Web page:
Much has been written about the action around artificial intelligence (AI) in agriculture, especially in the West. In H1 2017, agri and food tech start-ups have raised $4.4 billion. Accenture estimates the digital agriculture services market to hit $4.55 billion by 2020. The acquisition of Blue River Technology by John Deere made headlines everywhere. So what is happening in India?
The good news is that the action is spreading to India as well. Several exciting start-ups are launching innovative businesses, leveraging the latest technologies (including, but not limited to, AI) and enhancing value in the agriculture ecosystem. Here are four interesting areas of applications.
Satellite data: There are companies that provide satellite data. One can build models on these data feeds, and start predicting the future. Satsure combines satellite data with soil data (collected through IoT sensors, or otherwise) and predict output / risk associated with a particular farm and its farmer. They provide these solutions to crop insurance companies.
Automation: While labour costs may not be the biggest problem faced by Indian farmers, automation—with its inherent advantages of higher reliability, less errors, etc., —is picking up. Mitra makes automated sprayers as well as harvesters. They claim superior economics, despite the upfront investment.
Drones: There are loads and loads of companies working on drones—importing, assembling, manufacturing, running them, et al. Some of the companies are also working on analysis of trends and patterns basis the images collected through drones. Others are focused on follow-up activities. Check out Trithi Robotics; they deploy drones to spray fungicides and pesticides. The economics (and basic feasibility) works out in hilly areas.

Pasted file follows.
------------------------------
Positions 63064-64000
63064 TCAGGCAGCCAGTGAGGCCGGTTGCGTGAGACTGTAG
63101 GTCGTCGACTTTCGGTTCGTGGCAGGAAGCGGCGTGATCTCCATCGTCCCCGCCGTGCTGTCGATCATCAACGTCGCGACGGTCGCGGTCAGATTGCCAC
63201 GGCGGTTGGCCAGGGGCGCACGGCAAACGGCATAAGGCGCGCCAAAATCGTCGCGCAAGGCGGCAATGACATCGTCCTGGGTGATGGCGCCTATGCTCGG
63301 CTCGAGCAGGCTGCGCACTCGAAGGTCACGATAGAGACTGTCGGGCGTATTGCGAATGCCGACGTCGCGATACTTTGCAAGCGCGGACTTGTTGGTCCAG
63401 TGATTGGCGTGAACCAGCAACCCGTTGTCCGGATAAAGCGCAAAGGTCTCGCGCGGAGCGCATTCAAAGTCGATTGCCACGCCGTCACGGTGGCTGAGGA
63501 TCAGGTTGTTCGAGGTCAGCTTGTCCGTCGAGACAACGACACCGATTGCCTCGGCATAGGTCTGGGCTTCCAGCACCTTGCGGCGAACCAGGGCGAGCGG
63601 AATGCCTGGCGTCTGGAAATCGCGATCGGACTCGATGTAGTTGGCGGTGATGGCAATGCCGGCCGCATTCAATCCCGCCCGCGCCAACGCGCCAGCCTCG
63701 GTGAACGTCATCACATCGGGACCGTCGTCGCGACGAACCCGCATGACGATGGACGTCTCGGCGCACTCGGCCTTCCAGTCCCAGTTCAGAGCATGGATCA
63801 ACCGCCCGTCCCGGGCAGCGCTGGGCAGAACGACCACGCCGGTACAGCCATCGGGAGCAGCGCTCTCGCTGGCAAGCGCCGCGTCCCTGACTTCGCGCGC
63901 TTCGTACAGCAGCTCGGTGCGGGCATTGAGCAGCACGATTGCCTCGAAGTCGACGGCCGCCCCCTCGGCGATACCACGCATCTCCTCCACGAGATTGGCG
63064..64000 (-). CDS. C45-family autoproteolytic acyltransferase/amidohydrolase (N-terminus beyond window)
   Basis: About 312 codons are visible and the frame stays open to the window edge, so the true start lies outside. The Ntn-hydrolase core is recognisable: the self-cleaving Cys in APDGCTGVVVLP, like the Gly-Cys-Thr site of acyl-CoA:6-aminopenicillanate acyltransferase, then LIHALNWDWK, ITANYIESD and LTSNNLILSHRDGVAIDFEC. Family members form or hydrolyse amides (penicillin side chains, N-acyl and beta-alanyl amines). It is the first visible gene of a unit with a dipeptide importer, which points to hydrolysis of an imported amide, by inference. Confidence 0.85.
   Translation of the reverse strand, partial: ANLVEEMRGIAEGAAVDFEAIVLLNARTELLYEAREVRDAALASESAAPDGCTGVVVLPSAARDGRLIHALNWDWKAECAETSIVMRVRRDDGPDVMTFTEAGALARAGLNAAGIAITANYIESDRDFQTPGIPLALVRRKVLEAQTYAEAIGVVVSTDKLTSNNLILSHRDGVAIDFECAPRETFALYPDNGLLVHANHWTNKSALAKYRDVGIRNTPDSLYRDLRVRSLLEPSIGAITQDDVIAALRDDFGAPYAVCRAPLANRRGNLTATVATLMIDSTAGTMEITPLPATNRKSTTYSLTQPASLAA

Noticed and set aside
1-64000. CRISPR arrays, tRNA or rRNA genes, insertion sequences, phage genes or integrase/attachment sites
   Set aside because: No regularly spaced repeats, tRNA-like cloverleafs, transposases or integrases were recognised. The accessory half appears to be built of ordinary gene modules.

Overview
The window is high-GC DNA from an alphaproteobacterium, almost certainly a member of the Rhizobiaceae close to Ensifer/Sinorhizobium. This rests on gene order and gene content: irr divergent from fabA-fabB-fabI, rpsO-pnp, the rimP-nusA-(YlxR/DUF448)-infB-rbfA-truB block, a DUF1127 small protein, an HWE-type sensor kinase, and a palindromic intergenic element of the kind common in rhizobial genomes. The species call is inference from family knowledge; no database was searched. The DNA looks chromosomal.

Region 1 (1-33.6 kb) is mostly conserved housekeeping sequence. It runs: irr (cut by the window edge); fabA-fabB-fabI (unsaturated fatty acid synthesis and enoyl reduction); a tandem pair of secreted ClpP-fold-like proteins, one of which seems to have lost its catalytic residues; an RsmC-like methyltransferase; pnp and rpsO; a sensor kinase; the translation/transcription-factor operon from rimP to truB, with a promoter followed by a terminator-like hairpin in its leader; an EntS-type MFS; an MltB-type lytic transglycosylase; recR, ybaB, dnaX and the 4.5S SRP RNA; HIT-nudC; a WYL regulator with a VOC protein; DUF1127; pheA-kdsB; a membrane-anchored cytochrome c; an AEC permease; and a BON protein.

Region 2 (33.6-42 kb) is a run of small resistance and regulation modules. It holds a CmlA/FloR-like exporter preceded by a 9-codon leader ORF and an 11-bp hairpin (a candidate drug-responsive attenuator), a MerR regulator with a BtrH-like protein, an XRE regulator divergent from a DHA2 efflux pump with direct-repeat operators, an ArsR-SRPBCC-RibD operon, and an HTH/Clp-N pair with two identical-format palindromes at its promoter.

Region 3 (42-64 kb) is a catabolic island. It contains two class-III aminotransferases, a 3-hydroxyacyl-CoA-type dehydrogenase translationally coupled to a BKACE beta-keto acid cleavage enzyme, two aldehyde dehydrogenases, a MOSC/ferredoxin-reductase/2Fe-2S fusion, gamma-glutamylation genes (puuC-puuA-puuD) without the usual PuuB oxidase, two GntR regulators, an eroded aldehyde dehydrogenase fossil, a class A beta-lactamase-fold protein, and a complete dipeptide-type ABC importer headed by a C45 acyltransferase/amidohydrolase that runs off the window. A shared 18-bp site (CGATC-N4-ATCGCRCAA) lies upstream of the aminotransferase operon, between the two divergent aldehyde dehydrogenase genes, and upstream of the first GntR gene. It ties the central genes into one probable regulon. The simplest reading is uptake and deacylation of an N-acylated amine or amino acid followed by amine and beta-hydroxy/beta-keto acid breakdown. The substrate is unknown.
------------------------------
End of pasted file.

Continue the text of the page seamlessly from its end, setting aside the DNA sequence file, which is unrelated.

Quality grading: AI can be used in foodgrain quality grading. Algorithms can be trained with pictures of good quality commodities plus images of all forms of damages, foreign matter, etc. Intello Labs offers such solutions to F&B firms, food retail, etc.
There are many other use cases evolving—can one build a predictive algorithm on food items’ shelf life (basis the current quality state)? Is it possible to look at weather data, history of pest/disease attacks, images of healthy versus infested crops, combine all this and build a predictive solution around when a crop is “about to suffer an attack”?
Currently, there are different players specialised in different sub-segments (IoT sensors, drones, image analysis, precision agriculture machinery, etc. Large corporates are looking for “full-stack-solutions”, and it remains to be seen whether any large end-to-end player will emerge here, or this will continue to be an arena of several specialised players. The action in this space is overwhelming; we are simply scratching the surface of this immense opportunity.
The writer is founder and CEO of Intello Labs, an agri-tech start-up